This awakening activated by Eros and Aphrodite reveals the qualities of pure love and gnosis in the consciousness of the seeker. This level of consciousness cannot be described, however, because it is itself a higher aspect of intelligence in which abstract knowledge and impersonal love are combined. We could simply call this level of awakening, wisdom. So, on one hand, Eros can simply mean carnal love and desire for material possessions, but on the other, it can also express the spiritual energy that attracts and leads the psyche towards the Center of Pure Being, where the beauty and love of the soul are revealed.
Many Greek philosophers, Plato and Pythagoras included, said the same thing—that beauty and gnosis are inseparable and inherent in the essence of Eros. Thus, we understand that in the psyche of man, Eros rules over his carnal desires but also over his higher aspirations and longing for wisdom. This is not the playful cupid, the winged son of Aphrodite and Mars, but an elderly primordial deity, worshiped by the ancient Greeks as the first element of the primordial creative cause, the element that binds and attracts spirit and matter together.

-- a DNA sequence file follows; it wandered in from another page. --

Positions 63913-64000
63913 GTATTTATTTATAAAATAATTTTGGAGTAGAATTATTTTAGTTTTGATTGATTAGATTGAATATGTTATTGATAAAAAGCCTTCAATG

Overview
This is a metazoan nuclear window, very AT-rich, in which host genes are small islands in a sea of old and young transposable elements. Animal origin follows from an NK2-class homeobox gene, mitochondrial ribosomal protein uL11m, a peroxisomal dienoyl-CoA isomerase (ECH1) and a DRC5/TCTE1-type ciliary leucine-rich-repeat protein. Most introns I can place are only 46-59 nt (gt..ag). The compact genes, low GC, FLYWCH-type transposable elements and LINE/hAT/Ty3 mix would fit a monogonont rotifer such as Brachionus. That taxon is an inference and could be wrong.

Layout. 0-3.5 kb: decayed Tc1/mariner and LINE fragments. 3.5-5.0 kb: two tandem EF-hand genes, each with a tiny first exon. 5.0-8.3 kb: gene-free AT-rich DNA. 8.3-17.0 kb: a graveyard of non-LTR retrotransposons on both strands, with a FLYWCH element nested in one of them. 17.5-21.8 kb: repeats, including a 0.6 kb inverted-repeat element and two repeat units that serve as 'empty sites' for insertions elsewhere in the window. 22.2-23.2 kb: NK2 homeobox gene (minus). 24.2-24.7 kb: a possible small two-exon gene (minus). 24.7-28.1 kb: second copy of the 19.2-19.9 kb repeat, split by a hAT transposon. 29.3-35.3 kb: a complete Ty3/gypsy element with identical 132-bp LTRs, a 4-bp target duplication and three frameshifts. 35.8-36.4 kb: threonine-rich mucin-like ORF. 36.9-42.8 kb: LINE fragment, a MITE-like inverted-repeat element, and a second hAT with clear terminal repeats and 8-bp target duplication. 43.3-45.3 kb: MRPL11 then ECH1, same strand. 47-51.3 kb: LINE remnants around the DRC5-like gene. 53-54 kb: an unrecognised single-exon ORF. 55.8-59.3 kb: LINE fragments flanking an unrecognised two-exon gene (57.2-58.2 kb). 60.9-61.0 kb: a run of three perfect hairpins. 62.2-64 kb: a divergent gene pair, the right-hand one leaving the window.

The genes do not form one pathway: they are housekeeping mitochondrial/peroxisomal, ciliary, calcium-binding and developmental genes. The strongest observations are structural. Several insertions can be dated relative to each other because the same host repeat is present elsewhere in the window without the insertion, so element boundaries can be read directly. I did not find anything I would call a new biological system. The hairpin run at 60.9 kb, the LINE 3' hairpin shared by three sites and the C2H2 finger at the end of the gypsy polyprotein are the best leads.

The Two Aspects of Eros
Greek philosophers saw the spirit of Dionysus penetrating the whole of nature and binding together the two aspects of Eros, the penetration and blending energy of matter with its counterpart and complement, spirit. Esoterically, Eros is the leading force within a seeker that takes him away from a level of duality to a level of unity and wholeness. Furthermore, Eros is the key to transforming psychic vibratory rates. He does that by placing a seeker on his axial center, the neutral and timeless zone within his conscious self. This level of being brings about the integration of ego with soul. Hence, Eros is the god or essence that gives us the possibility of letting go of the past and living in the present moment, embracing spontaneously everything within and without our reach.